Wednesday, January 16, 2008

Wine Industry News - Which consumer are you?

Wine & Spirits Daily

January 16, 2008

Imported Wines Face Big Headaches

Much like spirits, the wine industry looks like it's headed for an interesting year. Strange industry trends tend to erupt when the economy is questionable, and wine is no exception. One trend that's emerging is climbing import prices. This of course can be good news for domestic wines but not so great for importers, particularly importers of smaller brands. The rate of growth for imported wines slowed in the four weeks to December 2, according to IRI scan data. Value of overall wine grew 4% in the four week period, while domestic wines grew 4.8% and imports grew only 1.5%. Domestic dollar share of the category grew 0.6% and imported dollar share declined -0.6%.

Volumes of domestic table wines grew 1.5%, which suggests that consumers were buying more expensive wines. Imports, meanwhile, were down -1.1% in volume. During the four weeks, domestics gained 0.4% of volume share and imports lost -0.4%. November trends seem to bode well for domestic wines. Could this be a foreshadowing of bad tidings for imports? Many in the wine industry, particularly importers and retailers, say prices for European and Australian imports are on the rise due to a declining U.S. dollar and droughts in Australia. As a result, sales are expected to suffer and domestics are expected to look more attractive to U.S. consumers.

EUROPEAN IMPORTS. Many retailers and importers of European wines say they have swallowed supplier price increases during the holidays to drive consumer traffic and help prevent "fickle" wine consumers from switching to less expensive brands. As you'll recall, the majority of wine and spirits sales are made during the holidays.

French imports were down -3.4% in dollar sales in the four weeks to December 2. Volume declined a whopping -8.4%. For awhile it looked like France was posed for a comeback, but perhaps the weakening dollar and continued "freedom fries" sentiment has changed things.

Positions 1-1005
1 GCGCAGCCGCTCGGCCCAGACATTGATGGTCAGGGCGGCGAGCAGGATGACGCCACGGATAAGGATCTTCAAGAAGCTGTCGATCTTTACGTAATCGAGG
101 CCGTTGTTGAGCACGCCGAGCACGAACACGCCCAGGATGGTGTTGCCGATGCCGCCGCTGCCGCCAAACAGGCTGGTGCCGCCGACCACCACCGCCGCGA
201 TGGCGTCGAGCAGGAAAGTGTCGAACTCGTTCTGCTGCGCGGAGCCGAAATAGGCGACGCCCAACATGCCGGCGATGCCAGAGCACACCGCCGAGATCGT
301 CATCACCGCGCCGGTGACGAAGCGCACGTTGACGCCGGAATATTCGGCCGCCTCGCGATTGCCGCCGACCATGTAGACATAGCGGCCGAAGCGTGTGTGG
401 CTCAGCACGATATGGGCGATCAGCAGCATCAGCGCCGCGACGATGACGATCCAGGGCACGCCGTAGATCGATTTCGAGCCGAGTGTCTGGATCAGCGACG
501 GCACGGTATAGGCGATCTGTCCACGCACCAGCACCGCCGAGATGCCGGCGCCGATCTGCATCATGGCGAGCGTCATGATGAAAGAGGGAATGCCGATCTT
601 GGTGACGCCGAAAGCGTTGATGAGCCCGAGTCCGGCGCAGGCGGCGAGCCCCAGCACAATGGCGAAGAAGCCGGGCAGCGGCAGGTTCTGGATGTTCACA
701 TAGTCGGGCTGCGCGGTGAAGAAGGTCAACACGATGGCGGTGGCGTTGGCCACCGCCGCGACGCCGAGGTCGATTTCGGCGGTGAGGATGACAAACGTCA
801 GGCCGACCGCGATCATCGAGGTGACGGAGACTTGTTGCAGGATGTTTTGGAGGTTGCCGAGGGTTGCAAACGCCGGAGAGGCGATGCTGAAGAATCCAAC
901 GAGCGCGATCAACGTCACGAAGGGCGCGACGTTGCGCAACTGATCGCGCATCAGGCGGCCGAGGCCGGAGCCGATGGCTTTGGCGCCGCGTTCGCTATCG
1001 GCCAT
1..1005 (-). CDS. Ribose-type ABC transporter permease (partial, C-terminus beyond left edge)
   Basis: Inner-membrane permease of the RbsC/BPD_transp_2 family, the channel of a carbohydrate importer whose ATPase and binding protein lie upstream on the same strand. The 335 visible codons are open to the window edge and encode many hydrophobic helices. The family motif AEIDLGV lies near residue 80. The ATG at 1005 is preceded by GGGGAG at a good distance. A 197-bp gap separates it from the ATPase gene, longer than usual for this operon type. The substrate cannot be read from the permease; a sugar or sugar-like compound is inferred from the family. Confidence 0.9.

AUSTRALIAN IMPORTS. When it comes to the Australians, however, severe droughts have produced a smaller harvest which may push prices too high - and all this after Australians braved grape gluts and cheap bulk exports for years. Consumers that have come to rely on cheap Australian imports - we're talking price, not quality - may trade in their bottle of Shiraz for a cheap Chilean import or inexpensive domestic wine. Australian wineries face two options. One, they can cut profit margins and keep brands competitive, or two, companies can raise prices and risk losing market share of wine exports.

"Faced with volume shortage (and related grape price inflation) selling price increases will be necessary to protect profits," says Andy Kovacs of Macquarie Research in a note last November

Dollar sales of Australian wines in November declined -3.8% and volumes were down -2.4%. Dollar sales of wines priced $5-$8 were down -6.5% and volumes were down -5.7%. Similarly, sales of wines priced $8-$11 were down -6.6% and volumes were down -9.1% The rate of growth for Australian wines has slowed for the past several months, so will the trend continue or will Australian imports manage to bounce back?

DOMESTICS AND EVERYONE ELSE. Dollar sales and case volume of California wine grew 3.7% and 0.9%, respectively, in the four weeks, but shares were down slightly (-0.2%). Oregon and Washington wine value grew 19.1% and 18.8%, respectively. Oregon volumes were up 7.1% and Washington volumes were up 15.8%. Not too shabby.

South African table wine continues to show the highest rate of growth for imports, up 57.4%, followed by New Zealand, Argentina (29.7%) and Portugal. Chilean wines, which are expected to be big, saw dollar sales rise 3.6% in November, but volumes were down -5.1%. Problems with the peso have reportedly hurt exports. (Sound familiar?)

Dollar sales of red wine grew 3.6%, while volumes were up only 0.6%. Surprisingly, white wines grew 6.1% in value and 3.6% in volume. The winter months usually encourage wine drinkers to reach for a red varietal, but it appears consumers were mainly in the mood for white wine in November.

Major wine varietals experienced the following dollar sales growth or decline in the four week period: Cabernet Sauvignon (5.7%), Chardonnay (3%), Sauvignon Blanc (12%), Merlot (-3.7%), Pinot Grigio (13.3%), Pinot Noir (15.7%), Syrah/Shiraz (-6.7%), White Zinfandel (-4.2%) and Zinfandel (17.3%). Not too bad considering that most the varietals, excluding Merlot and White Zin, showed growth. White Zinfandel has been in the red for some time now, and Merlot seems to still be recovering from the "Sideways" backlash in 2005. French Champagne's value grew 2.9% and volume increased 1%.

When it comes to price segments, super-premium ($15-$20) reigns supreme, jumping 15.4% in dollar sales. Ultra-premium ($20 and up) grew 10.4% and premium ($11-$15) wines increased 9%. The rate of growth for wines priced below $3 to $8 was in decline. It appears that rumors of a recession and failing economy has yet to negatively effect trading up in the wine industry. It's an interesting trend to note since spirits seem to be having more problems in that arena.

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